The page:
Harbeth UK
Staff member
I have just read, from cover to cover, a printed and bound copy of the House of Commons Exiting the European Committee report The consequences of "No Deal" for UK business - 14th Report of session 2017-19, HC 2560, published 19 July 2019.

Here.

What comes across loud and clear is of the multilayered intertwining of the legal and regulatory system between the UK and Europe for the benefit of all.

Most chilling is the section on fake pharmaceutical products and how the UK will be isolated from the cross-EU database that UK pharmacies draw on every time they scan and dispense medicines over the counter. People will die.
 

Milosz

Active member
Is there or has there been any study into the reasons why people who voted for Brexit did so? I imagine it was for a whole lot of complex and multiple reasons that are not reflected in the simplicity of the question asked at the referendum.
Reasons might have been complex but general picture is blindingly obvious: spoiled brats who have forgotten the real source of prosperity for them and their parents that has been free, peaceful, democratic and united Europe and were short-sighted and irresponsible enough to deny the same future for their children (if they had any). Their grandparents shed blood in WW2 for that vision of Europe.

Brexit referendum was like turkeys voting for Christmas. But real culprits are those who manipulated those turkeys into believing their lies and propaganda in the first place. Now to reap the fruits...
 
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allthumbs

Member
From the few studies I have seen the "immigration question" was a deciding factor but interestingly enough although hard to verify from this distance is the truth behind the geographical divide North vs South and the framing of the decision that the "working class"
 

allthumbs

Member
Not sure what happened above, there was a paragraph or two more, but to save time a recent study had in one of their conclusions based on the evidence was that:
"Overall, our findings indicate that Labour voters with observables that put them in the Leave camp – male, older, less educated, less likely to be in employment, etc. – are significantly more likely to express a preference for the status quo of remaining in the EU. Voters with similar socio-economic profiles who identify with the Conservative Party are more likely to vote Leave. This suggests the potential importance of other characteristics not in the data set, for instance psychological traits such as openness as well as attitudes towards national identity. "
It surprised me but then again it really didn't.

 

A.S.

Harbeth UK
Staff member
Our Auditors have authorised me to make a significant donation to a cause that I deem will reduce the risk to this business should the U.K. exit the EU without an ongoing arrangement. Subsequently I have written to Sir Nicholas Soames, our local MP and a signatory to this weeks 21-MP letter to PM Johnson, asking for his suggestion as to beneficiaries. He is on vacation.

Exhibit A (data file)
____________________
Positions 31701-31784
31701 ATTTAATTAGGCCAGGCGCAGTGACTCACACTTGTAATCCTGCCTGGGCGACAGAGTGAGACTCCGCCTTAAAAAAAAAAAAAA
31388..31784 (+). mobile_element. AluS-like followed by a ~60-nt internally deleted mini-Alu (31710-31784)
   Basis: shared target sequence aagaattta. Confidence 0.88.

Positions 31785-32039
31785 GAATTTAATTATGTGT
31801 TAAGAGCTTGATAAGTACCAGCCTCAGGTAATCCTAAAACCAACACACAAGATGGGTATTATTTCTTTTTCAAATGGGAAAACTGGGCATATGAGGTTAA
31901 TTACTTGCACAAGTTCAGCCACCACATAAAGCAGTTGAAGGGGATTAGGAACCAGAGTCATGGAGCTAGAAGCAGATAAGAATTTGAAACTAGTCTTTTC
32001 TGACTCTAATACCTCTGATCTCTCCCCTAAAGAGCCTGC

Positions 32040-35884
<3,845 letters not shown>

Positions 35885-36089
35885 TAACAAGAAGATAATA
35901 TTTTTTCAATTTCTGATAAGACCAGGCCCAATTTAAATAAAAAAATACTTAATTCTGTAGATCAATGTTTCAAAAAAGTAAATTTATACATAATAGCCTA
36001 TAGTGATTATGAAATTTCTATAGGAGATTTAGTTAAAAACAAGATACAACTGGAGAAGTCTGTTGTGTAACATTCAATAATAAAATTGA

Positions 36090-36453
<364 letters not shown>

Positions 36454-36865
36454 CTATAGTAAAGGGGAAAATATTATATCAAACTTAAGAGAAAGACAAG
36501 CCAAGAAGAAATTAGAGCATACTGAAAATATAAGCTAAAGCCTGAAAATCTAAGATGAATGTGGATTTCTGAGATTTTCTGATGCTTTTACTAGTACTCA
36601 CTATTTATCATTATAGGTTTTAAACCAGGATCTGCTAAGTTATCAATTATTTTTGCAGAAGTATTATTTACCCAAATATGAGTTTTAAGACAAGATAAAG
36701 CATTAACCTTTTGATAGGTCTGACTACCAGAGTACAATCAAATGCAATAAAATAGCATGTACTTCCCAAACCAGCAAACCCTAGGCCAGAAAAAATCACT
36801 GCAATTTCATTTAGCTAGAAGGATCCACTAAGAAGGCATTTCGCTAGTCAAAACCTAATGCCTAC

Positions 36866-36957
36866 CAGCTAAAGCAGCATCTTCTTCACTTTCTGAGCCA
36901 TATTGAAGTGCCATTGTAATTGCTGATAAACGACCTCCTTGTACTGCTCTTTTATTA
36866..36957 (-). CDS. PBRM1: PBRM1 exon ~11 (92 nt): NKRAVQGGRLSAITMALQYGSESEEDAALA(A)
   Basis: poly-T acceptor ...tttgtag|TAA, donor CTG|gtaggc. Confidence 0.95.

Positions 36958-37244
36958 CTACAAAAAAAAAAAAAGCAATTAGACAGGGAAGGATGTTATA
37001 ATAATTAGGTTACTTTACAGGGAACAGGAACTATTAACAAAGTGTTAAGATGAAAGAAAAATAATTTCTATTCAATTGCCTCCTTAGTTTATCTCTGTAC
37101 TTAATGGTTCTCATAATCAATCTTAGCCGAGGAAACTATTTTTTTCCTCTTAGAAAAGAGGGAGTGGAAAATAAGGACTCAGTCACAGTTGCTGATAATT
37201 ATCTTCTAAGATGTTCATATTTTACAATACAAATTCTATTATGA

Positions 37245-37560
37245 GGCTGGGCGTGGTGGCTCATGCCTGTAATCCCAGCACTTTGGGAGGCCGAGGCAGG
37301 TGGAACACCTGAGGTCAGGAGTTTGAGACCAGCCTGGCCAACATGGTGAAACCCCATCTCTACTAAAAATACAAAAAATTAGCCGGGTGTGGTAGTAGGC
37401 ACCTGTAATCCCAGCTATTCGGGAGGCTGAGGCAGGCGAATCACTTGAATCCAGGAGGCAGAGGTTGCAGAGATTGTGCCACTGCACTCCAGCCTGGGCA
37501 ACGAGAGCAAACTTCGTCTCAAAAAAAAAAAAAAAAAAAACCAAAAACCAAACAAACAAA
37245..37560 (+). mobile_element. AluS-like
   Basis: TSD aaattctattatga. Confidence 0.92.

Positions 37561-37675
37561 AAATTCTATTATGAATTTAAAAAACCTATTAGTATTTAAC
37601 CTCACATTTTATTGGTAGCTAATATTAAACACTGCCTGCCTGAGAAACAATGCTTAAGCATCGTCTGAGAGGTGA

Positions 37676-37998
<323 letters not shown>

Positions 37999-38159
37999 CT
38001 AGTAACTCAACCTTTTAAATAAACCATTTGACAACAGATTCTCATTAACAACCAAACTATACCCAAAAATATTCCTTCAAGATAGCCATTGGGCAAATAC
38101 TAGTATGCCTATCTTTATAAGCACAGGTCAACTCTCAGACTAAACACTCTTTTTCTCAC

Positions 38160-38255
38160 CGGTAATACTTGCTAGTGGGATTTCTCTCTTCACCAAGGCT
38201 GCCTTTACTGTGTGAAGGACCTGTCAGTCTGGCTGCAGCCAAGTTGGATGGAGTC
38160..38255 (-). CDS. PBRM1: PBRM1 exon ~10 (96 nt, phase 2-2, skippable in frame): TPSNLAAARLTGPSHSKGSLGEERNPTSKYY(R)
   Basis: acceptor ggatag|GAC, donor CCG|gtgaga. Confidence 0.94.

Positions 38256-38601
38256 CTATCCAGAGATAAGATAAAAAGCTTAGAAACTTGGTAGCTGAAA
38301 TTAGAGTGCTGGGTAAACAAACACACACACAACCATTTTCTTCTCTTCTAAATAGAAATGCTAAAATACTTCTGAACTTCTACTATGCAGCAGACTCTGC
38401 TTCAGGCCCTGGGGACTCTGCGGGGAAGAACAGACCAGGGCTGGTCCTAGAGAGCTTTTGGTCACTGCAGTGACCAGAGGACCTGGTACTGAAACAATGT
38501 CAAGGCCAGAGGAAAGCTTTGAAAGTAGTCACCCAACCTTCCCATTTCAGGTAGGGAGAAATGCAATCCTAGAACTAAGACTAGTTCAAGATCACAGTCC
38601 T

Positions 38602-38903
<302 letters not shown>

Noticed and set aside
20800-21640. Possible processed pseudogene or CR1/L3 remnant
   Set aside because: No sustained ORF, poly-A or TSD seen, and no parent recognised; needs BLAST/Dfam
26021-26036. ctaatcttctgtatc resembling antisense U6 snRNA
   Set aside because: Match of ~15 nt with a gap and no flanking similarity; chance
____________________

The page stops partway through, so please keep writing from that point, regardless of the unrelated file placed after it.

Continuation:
What suggestions do you have? I have the gravest fear that in the event of a 'no deal' that the shape and substance of the UK audio business, only viable through exports, will be irreversibly damaged, further financially strained and inevitably slide into overseas ownership. Whilst Harbeth is in a uniquely strong position, it is a matter of fact that the industry as a whole is stretched and a triple shock to the system of rising material costs through currency weakness, uncertainty over vital imported material supplies and the potential of production lines at a stop as the smooth flow of exports ceases. Anyone who trivialises this prospect is grossly irresponsible.
 
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willem

Well-known member
The economic fallout is increasing, with the pound slipping away, and this is surely only the beginning. For an export business this is not necessarily bad news, even though the cost of imported components will go up, and probably also the salaries of your staff who will have to pay more for their imported food etc. Domestic demand is likely to slacken, and the challenge is to make up with more exports. The continuing devaluation of the pound may facilitate this, but the administrative and customs obstacles will be large. Many EU countries have already set up new customs facilities and procedures, but the UK is hopelessly behind.

The two things to do in the short run are first to invest quite seriously in a large stock of imported components and make a list of component alternatives (and forget absolutely nothing, because every component may be mission critical in this). Second, you will have to plan meticulously with your importers and transport handling companies to ensure that there are no hiccups that jeopardize the export business.

I am sure you have already planned all this, even if such measures cost serious money and in particular tie up capital. The next phase for the longer term will be to see how the new market conditions will play out. That is very hard to predict, and in particualr now that the world economy is slowing down, with economies like Germany and the UK beginning to contract and the risk of increasing economic madness from the USA. Cutting costs while maintaining quality will be more important than ever.